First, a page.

Sunday, October 30, 2011

Ninety-Nine Percent

In the last 30 years the top 1% of Americans saw their real, after-tax  income increase nearly fourfold. And how about the "other" 99%? Look below (click to enlarge)...

One picture is worth a thousand words

The chart appears in an article in The Economist (Income Inequality in America:The 99 Percent), which includes the following passage:

...the data are powerful because they tend to support two prejudices. First, that a system that works well for the very richest has delivered returns on labour that are disappointing for everyone else. Second, that the people at the top have made out like bandits over the past few decades, and that now everyone else must pick up the bill.

Couldn't have said it better myself (and I don't frequently agree with The Economist).

The chart in The Economist article comes from a very interesting study done by the US Congressional Budget OfficeThe following chart is on its cover.


  1. Now is it not interesting that this all starts with 1979 and the election of one Ronald Reagan.

    And those that served under him still get some sort respect as does this one Ronald Reagan.

    Wow brain-washing actually does work.

  2. The graph shows the Unraveling/Third Turning, or K-cycle Fall. We had some wonderful debt expansion and massive credit manias.

    We are now in the Crisis Era/Fourth Turning, or K-cycle Winter. Now we get to deal with the fallout.

    This has all happened before. It will all happen again. Well, as long as the West continues.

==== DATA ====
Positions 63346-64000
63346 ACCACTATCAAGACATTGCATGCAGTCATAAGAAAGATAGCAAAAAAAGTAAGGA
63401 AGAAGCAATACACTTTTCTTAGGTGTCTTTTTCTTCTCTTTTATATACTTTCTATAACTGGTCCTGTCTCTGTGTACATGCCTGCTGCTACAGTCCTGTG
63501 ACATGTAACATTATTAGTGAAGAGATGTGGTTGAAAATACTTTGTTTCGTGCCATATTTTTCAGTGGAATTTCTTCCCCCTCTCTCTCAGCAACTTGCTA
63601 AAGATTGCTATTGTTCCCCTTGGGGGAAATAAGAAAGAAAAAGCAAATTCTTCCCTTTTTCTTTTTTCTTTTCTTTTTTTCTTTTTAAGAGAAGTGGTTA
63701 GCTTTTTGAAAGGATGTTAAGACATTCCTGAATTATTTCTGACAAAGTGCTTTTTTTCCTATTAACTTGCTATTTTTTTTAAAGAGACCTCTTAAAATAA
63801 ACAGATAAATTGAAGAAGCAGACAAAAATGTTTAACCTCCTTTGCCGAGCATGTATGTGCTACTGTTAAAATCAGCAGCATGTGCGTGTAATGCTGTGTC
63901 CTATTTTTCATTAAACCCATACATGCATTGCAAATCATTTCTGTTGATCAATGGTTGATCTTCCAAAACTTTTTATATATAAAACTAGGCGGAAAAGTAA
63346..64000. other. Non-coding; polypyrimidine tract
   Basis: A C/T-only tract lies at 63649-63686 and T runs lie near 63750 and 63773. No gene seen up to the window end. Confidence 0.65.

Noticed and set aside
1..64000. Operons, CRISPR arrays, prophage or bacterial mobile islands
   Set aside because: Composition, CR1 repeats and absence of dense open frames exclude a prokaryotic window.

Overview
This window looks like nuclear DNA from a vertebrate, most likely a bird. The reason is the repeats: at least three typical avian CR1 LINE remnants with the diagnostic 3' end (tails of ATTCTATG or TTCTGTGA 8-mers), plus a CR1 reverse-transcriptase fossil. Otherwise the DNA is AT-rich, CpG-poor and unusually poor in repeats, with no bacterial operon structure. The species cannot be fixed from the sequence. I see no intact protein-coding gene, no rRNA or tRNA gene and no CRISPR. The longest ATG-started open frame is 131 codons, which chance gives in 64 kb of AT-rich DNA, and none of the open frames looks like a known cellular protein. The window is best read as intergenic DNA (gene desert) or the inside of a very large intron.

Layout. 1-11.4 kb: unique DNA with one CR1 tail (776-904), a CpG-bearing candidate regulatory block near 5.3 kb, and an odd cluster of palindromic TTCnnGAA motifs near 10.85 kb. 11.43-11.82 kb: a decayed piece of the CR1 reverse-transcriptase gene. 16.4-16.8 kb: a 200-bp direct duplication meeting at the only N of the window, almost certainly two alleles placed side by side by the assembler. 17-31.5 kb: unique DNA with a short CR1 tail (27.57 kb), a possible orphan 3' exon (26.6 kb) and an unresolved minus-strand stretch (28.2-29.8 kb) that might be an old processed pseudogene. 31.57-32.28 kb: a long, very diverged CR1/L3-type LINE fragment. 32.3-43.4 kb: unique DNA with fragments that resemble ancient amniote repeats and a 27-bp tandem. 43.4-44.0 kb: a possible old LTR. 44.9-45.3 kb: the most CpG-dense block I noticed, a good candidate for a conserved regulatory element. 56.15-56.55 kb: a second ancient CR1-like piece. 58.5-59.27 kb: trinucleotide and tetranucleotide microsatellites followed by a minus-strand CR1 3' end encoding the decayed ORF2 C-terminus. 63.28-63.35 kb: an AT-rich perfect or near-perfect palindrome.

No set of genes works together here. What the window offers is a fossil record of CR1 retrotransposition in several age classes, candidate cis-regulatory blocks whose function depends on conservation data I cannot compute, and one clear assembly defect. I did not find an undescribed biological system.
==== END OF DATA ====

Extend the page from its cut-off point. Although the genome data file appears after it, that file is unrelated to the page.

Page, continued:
3. Interesting that Kondratieff was executed by the NKVD.

    "Wow brain-washing actually does work."
    I think Dorothy and Toto
    said it best "What's the Matter With Kansas?"

  4. More interesting was that the greatest gains were in 1990s where the Clinton administration came in.

  5. Hello can you provide the link to a post you did a while back on the US Dollar as the reserve currency vs the total value of the global energy complex.... how it is all transacted in dollars

  6. Keep in mind that these graphs are of income, not wealth. Wealthy people don't work, because they are rich and don't have to.

  7. It only shows that 1% work smarter than the rest.

    In the 90s, everyone tried to pick stocks and were chasing internet stocks. They made fun of Buffet sticking to old dodgy companies. Now that it turns out that Buffet was right and 99% were wrong, the 99% group decides to gang up on Buffet claiming unfairness.

  8. @ anon: Nov 6th: 1:34

    "Hey up!" I think Buffo made a horse's ass out of some stuff he was promoting.

    Just rem that Dr Malthus was right too - just not yet.. But soon, soon!

    The 99 are ganging up on folk who broke the laws of the land!


  9. To Jay Matt re: link to older post.

    I think you are referring to a post titled "The Greenback: Toward A New Monetary Policy". Here is the link:;postID=3741113300178806188



  10. Yes, but what's also fascinating is how the top 1% is paying nine times as much in taxes as they paid in 1979 over a period where their income increased roughly four-fold.

    You can at least say the 99% is getting its pound of flesh. But it begs an enormous question: If we're getting so much more money out of the top 1% now, and income inequality got worse, how does it follow that raising taxes still more will help income inequality at all? I ask this question in all honesty.